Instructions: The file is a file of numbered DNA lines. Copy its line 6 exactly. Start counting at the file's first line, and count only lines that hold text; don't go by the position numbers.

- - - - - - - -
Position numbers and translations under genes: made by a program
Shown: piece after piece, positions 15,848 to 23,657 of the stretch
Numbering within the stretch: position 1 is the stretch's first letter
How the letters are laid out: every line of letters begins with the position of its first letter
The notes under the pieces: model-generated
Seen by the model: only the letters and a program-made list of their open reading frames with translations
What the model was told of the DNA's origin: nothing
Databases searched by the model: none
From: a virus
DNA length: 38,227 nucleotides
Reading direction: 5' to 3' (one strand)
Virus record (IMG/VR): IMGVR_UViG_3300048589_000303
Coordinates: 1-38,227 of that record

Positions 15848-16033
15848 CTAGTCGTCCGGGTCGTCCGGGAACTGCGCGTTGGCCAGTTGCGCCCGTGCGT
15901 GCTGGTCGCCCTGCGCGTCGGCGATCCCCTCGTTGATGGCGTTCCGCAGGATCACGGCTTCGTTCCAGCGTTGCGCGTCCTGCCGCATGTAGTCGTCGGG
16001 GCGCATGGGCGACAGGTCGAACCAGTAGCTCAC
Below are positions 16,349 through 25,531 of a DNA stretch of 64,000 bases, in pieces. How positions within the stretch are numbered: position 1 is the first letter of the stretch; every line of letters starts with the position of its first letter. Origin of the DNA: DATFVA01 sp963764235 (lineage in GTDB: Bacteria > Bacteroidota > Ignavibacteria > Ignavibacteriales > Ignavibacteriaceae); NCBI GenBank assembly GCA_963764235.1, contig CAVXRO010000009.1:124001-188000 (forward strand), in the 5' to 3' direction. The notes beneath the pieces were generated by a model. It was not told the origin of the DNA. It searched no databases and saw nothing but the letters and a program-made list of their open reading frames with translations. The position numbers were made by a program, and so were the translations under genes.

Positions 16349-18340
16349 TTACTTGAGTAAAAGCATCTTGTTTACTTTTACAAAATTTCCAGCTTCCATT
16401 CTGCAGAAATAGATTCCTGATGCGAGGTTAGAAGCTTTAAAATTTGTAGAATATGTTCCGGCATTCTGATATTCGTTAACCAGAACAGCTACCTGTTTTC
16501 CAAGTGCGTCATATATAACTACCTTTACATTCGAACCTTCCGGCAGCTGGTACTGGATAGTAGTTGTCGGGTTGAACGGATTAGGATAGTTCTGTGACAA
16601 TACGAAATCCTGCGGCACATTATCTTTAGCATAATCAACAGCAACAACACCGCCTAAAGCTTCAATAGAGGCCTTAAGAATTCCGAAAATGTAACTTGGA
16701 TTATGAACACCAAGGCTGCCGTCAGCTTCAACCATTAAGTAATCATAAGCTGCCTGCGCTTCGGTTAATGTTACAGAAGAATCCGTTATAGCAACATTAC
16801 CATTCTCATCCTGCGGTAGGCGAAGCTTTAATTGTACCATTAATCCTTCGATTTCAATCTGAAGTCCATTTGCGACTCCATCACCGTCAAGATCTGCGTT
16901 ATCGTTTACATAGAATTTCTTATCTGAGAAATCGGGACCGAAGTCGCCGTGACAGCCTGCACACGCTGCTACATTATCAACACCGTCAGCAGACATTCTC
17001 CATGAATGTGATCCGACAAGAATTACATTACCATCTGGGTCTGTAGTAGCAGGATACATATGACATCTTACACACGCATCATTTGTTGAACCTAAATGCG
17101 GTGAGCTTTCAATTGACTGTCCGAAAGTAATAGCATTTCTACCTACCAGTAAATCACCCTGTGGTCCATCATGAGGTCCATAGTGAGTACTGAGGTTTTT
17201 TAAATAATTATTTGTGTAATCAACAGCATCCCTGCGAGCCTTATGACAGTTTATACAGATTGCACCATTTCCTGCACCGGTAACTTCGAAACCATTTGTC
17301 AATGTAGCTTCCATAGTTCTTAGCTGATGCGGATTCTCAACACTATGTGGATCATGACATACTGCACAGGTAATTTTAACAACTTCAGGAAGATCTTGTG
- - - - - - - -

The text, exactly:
Seen by the model: only the letters and a program-made list of their open reading frames with translations